Sharp Island, a 10-minute boat trip from Sai Kung town or HKUST, is a lovely get-away from the hustle-bustle of school/city. Mostly empty, even on the busy weekends, and with some fine quiet beaches and a nice hiking trail.
The HK government website introduces :
Sharp Island has gained popularity with beach lovers over the years. Today, the island is the hottest sea-and-sand destination in Sai Kung. Hap Mun Bay at the southern end is an idyllic beach of crystal water and silvery sand. On Sundays and public holidays, swimmers flock to this seaside haven. If you prefer some place quiet, Kiu Tsui Beach in the west is a good choice. Both beaches have shark nets and life guards. For anglers, the rocky shores offer many choice locations.
Kiu Tau is an inshore islet linked to Sharp Island by a tombolo only at low tide. Within this short period, you can walk across the sandy strip to explore the islet.
With the highest point standing only 136 metres, Sharp Island is not exactly a destination of grand uplands. There is a circular hill path, however, that leads to Hap Mun Bay in the south and Hoi Sing Wan in the north. This route passes through Hak Shan Teng and Kiu Tsui Bay. This is a route for experienced hikers as some steep sections of the path are challenging, while other parts are overgrown with grass. The summit of the island gives a sweeping view of the coast.
Well worth your visit…
HK magazine adds a bit more about the beaches on Sharp Island :
Kiu Tsui and Hap Mun Bay, Sharp Island
When you pull up to the pier of Kiu Tsui Beach, on the southwest tip of the uninhabited Sharp Island ("Kiu Tsui" in Cantonese), you will find a dozen or so fishermen casually fingering their lines. The water is so clear that you can follow the lines as they break the plane of the water and then head seven feet down to the sandy ocean floor. In stark contrast to Sai Kung just across the bay, the beach is deserted. According to the lifeguards on duty, this is usually the case—only on weekends does anything remotely resembling a crowd come here, and most of them are here for barbeque or camping.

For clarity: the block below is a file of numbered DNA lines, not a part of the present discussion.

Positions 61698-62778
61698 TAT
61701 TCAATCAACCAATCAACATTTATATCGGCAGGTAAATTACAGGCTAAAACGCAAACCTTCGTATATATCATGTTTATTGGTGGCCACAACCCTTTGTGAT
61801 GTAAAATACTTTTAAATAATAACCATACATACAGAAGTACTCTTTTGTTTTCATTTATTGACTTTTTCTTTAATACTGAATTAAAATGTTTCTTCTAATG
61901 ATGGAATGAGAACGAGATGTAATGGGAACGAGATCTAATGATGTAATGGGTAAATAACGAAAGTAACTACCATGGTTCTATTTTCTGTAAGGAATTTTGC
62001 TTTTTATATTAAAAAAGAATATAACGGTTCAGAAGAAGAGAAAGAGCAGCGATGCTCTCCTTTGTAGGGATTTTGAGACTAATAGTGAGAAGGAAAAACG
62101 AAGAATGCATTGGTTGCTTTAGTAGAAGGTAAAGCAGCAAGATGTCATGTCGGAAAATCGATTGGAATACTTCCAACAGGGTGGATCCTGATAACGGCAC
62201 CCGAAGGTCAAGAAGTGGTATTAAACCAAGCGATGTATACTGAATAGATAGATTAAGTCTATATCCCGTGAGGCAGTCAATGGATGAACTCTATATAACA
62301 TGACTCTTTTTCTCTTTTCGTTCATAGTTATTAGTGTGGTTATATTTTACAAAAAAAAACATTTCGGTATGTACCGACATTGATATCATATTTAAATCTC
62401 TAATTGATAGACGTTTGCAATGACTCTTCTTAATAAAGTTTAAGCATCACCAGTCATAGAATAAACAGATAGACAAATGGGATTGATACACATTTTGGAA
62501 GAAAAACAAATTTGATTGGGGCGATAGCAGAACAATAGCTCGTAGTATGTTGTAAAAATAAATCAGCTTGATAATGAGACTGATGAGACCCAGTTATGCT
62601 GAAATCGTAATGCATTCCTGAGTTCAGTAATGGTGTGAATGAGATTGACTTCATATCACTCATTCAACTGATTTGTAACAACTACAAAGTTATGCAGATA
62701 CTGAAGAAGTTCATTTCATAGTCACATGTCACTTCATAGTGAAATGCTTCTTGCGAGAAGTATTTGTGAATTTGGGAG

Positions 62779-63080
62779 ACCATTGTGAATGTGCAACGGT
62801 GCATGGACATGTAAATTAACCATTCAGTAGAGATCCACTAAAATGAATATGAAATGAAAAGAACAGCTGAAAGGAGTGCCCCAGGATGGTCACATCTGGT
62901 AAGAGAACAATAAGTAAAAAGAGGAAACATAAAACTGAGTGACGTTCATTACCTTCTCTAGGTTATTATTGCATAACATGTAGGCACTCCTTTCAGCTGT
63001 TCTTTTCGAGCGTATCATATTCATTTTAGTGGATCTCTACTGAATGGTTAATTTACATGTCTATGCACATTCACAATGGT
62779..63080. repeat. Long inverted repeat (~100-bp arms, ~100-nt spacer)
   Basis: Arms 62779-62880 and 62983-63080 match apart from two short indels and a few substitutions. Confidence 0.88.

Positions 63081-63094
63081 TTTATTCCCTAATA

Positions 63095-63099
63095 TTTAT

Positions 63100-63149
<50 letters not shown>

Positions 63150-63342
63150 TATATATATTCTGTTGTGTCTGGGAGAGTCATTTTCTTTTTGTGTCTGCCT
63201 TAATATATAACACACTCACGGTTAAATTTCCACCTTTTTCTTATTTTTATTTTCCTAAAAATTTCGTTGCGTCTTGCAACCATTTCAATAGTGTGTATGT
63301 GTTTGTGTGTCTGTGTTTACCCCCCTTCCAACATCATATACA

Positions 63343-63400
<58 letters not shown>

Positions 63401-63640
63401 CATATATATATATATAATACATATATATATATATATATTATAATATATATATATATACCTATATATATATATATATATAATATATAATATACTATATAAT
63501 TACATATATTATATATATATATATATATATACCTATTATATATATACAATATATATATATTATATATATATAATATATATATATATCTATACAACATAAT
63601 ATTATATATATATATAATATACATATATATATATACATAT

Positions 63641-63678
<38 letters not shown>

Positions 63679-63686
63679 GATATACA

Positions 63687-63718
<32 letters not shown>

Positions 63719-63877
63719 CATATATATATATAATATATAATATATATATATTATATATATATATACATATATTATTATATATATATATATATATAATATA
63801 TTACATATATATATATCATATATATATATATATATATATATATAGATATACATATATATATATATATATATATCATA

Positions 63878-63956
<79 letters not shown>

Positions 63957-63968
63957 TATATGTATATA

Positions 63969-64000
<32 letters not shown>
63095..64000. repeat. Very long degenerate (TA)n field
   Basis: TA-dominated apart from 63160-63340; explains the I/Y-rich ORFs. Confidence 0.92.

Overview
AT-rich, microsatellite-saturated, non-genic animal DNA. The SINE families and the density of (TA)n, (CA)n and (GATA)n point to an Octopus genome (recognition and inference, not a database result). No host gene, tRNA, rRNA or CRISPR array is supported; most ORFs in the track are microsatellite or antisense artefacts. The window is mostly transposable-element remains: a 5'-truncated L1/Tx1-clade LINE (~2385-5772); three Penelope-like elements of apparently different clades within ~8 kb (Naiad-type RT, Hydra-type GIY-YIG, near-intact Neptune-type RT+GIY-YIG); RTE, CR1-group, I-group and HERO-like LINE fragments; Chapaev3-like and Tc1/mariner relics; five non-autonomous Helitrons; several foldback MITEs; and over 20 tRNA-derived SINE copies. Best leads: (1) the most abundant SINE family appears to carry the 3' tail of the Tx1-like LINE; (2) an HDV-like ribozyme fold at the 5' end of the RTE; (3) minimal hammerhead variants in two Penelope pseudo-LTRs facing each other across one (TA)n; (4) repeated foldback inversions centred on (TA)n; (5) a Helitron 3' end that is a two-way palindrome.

The island has two small, supervised beaches that are surprisingly clean. If you go, you must bring your own supplies, as the only store onshore is a small refreshment kiosk at Hap Mun Bay. Kiu Tsui, the first beach one approaches from Sai Kung, is strewn with small stones but, thankfully, no Styrofoam. The beach is short enough that you can walk across it in about two minutes. In contrast, Hap Mun Bay Beach, on the other side of the island, is bigger and nicer, featuring smooth, fine sand. However, it attracts thousands of visitors every weekend. Both beaches have designated barbeque areas, changing rooms and shower facilities, and the water quality is better than just about anywhere else in Hong Kong.
To get there: Though it has no regular ferry service to the island, but it can be
easily reached by sampan from Sai Kung ($20-30 per person during weekends; $40-60 per person during weekdays).
Weekend & public holiday attendance per day: 206 for Kiu Tsui, 2,282 for Hap Mun Bay. Weekday average attendance rate per day: 31/315
Beach grade: 1 (both).
Water quality: Good (both).
Telephone: Kiu Tsui 2798-8171, Hap Mun Bay 2796-6788/2792-4149.
Here, have a look…
While this section of Sharp Island looks like the beach is mainly rocks, it’s not. The nicest parts of the island beaches are all white sand and very comfortable, especially Hap Mun Bay.
BTW – for the right price (~150HK$ for a group), the local fishermen will even come and pick you up from the HKUST campus (try number 97102070 or any of the Sai Kung town fishermen).
More information :
- Kiu Tsui Country Park
- HK Outdoors : Hong Kong Geopark (香港地質公園) / Sharp Island (橋咀洲)
- HK magazine – Hong Kong Rocks / Beach Retreats
- Visiting Hong Kong Geopark
- Beach water quality – Hap Mun Bay
- Ferrys from Sai Kung